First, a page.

The tortuous congressional wrangling over health care reform has enhanced the public profile and the clout of the band of Democratic House moderates known as Blue Dogs.
The coalition, formed in 1994 in the wake of a Republican takeover of the House — and another attempt at health care overhaul — was formed by Democrats from the South and is still widely thought of as a Southern phenomenon. But five Pennsylvania Democrats, nearly half of the state’s Democratic congressional delegation, are members of the increasingly powerful caucus.
That’s more than any single Southern state’s roster on the 52-member group. That fact sheds light on the state’s potential impact on the signature issue of the Obama administration, and helps explain why Pennsylvania’s reputation and potential as a classic swing state endures despite five straight Democratic successes in capturing its electoral votes.
Published by Lindsay Renick Mayer on June 25, 2009 5:28 PM
There’s a particular breed of lawmaker on Capitol Hill that is pushing hard against a public health care plan, much to the delight of two seriously moneyed special interest groups–insurers and pharmaceuticals. They’re the Blue Dogs: moderate, vocal and funded in part by the industries trying to protect their bottom line.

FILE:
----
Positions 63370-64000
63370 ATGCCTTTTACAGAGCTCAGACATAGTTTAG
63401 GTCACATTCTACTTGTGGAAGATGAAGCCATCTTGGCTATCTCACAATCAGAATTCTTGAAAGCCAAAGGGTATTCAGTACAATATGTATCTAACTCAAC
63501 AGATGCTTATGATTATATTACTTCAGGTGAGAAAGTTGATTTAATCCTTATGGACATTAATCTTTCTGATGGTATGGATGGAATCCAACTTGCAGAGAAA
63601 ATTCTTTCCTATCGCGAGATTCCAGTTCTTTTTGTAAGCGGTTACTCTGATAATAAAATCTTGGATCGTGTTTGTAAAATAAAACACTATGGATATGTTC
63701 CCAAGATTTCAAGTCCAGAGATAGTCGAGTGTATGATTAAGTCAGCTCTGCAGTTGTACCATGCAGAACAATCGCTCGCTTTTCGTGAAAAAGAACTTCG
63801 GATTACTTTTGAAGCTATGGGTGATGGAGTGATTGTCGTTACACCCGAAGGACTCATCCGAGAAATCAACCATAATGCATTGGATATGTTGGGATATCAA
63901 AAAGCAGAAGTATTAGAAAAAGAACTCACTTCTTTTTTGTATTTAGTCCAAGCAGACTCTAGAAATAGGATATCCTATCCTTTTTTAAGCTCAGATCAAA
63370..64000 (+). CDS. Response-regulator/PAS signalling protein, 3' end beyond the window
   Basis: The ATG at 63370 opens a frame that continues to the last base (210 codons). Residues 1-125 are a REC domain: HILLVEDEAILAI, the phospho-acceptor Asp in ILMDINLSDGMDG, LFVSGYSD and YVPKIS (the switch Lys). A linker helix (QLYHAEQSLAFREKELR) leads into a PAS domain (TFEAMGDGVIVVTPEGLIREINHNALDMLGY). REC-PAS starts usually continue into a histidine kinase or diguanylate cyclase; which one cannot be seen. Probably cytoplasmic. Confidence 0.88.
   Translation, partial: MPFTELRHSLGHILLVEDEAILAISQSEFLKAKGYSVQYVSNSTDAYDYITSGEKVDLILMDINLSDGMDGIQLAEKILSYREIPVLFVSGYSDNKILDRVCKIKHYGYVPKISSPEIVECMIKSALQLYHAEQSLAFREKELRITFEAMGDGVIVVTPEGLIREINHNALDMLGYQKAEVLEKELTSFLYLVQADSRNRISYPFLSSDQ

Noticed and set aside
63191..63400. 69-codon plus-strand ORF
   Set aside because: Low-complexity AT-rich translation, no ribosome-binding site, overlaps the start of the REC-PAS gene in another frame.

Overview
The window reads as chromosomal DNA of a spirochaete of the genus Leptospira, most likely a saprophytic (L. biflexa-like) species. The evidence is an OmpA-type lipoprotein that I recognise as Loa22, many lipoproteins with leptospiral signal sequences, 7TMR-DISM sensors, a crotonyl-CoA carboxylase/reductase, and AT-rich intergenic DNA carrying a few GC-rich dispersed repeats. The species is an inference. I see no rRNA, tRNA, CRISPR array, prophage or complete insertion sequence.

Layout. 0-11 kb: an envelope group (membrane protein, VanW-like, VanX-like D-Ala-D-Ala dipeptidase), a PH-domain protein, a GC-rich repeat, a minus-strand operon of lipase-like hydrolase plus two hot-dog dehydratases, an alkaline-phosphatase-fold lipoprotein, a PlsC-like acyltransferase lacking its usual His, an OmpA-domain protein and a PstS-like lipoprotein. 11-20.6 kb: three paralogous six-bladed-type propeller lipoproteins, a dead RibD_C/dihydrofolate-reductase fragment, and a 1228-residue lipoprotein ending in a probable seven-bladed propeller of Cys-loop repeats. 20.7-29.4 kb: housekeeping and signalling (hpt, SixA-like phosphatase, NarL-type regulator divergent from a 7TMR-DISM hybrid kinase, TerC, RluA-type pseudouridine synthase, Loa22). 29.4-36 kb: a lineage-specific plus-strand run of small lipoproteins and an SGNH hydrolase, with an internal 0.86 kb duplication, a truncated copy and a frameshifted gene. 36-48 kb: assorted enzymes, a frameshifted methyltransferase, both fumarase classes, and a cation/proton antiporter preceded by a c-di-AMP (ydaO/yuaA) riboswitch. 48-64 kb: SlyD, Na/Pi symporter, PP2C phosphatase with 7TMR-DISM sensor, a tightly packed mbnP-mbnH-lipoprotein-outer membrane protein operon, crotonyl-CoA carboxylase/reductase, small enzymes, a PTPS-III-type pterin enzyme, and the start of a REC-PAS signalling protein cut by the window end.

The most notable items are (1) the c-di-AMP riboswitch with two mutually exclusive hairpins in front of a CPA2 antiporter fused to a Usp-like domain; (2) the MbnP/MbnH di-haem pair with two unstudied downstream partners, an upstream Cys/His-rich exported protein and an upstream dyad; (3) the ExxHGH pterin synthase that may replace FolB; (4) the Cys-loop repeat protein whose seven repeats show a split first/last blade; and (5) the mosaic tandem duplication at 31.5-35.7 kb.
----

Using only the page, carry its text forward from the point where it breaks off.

The typical member* of the Blue Dog caucus in the U.S. House of Representatives has received $10,300 more from insurers than the typical non-Blue Dog Democrat in the House (including health and accident insurers, HMOs and other health services) and only $3,625 less than the typical House Republican. Earlier this month, the Blue Dogs sent a letter to House leadership arguing that a public option should be created “only if insurance market reforms and increased competition don’t lower costs on their own,” according to the Politico.